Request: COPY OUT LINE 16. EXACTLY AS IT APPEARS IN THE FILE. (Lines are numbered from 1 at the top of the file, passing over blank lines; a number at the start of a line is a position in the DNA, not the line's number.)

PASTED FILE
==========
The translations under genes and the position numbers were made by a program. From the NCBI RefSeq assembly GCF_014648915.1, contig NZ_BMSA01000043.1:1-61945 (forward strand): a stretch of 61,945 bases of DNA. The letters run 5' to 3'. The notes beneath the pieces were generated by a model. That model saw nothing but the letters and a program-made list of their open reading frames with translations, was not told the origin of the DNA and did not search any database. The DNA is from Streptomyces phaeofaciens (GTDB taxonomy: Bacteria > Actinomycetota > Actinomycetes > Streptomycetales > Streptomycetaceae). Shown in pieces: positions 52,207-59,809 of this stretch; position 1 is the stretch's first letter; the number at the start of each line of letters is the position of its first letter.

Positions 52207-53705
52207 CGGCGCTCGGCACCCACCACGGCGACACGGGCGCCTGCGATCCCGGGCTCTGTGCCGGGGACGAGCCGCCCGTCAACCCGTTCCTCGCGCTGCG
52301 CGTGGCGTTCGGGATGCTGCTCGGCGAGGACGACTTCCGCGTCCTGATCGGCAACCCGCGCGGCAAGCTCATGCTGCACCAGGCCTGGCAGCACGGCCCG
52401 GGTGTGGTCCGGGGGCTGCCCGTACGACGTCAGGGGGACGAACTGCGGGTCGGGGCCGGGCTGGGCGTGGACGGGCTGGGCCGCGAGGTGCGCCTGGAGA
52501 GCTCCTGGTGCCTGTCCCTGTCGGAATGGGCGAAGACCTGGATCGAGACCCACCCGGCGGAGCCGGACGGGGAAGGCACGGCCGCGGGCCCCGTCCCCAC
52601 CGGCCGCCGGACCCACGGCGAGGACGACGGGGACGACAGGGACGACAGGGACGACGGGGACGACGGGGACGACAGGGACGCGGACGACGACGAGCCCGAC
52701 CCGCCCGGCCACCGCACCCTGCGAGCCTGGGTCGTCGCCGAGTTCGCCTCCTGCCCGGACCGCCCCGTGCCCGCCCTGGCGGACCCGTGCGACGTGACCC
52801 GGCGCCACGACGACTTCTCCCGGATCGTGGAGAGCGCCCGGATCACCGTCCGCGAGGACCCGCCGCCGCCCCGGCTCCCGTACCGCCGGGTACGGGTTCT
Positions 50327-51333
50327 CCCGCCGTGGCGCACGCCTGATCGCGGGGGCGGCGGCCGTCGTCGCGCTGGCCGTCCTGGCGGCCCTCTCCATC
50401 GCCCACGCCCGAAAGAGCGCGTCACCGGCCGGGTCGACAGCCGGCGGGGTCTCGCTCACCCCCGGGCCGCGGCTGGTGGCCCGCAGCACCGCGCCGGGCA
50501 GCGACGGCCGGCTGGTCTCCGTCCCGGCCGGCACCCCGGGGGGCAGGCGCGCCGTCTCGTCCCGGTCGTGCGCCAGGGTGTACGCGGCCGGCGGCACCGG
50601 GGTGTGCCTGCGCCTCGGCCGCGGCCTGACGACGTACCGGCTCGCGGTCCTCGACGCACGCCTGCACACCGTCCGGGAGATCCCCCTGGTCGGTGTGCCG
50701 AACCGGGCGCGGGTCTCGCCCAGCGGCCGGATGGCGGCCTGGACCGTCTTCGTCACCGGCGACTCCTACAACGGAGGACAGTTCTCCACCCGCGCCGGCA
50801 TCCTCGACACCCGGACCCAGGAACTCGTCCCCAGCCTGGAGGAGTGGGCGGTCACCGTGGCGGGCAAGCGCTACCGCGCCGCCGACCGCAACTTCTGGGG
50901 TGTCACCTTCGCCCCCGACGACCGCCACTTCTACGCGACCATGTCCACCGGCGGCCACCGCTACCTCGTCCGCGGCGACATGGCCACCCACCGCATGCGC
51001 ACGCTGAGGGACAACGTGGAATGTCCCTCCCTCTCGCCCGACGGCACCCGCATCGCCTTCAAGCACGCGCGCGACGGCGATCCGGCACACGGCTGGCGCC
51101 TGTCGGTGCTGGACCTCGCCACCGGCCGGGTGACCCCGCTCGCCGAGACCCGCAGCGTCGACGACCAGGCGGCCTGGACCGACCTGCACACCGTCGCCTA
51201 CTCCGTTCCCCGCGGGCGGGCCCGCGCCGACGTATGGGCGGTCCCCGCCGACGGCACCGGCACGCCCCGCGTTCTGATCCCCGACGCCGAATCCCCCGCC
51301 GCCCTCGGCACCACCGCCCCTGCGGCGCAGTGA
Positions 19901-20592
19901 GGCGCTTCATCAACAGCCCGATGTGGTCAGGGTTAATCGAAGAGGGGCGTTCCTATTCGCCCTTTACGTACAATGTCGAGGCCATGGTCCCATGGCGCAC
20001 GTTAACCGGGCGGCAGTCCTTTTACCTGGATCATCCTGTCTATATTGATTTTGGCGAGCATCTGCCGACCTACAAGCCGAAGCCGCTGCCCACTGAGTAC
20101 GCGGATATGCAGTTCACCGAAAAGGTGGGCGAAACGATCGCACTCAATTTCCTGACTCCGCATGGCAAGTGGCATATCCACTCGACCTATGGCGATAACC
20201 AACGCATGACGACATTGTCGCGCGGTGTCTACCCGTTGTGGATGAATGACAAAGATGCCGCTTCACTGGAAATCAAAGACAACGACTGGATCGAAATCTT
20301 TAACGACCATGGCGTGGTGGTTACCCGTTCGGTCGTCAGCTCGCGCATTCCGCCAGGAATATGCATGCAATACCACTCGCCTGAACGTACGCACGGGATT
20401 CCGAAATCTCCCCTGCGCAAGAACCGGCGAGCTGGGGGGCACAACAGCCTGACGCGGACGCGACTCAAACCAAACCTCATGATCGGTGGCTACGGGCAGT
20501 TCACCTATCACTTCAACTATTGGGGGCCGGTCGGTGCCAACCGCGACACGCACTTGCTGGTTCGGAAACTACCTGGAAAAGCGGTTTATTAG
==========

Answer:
50801 TCCTCGACACCCGGACCCAGGAACTCGTCCCCAGCCTGGAGGAGTGGGCGGTCACCGTGGCGGGCAAGCGCTACCGCGCCGCCGACCGCAACTTCTGGGG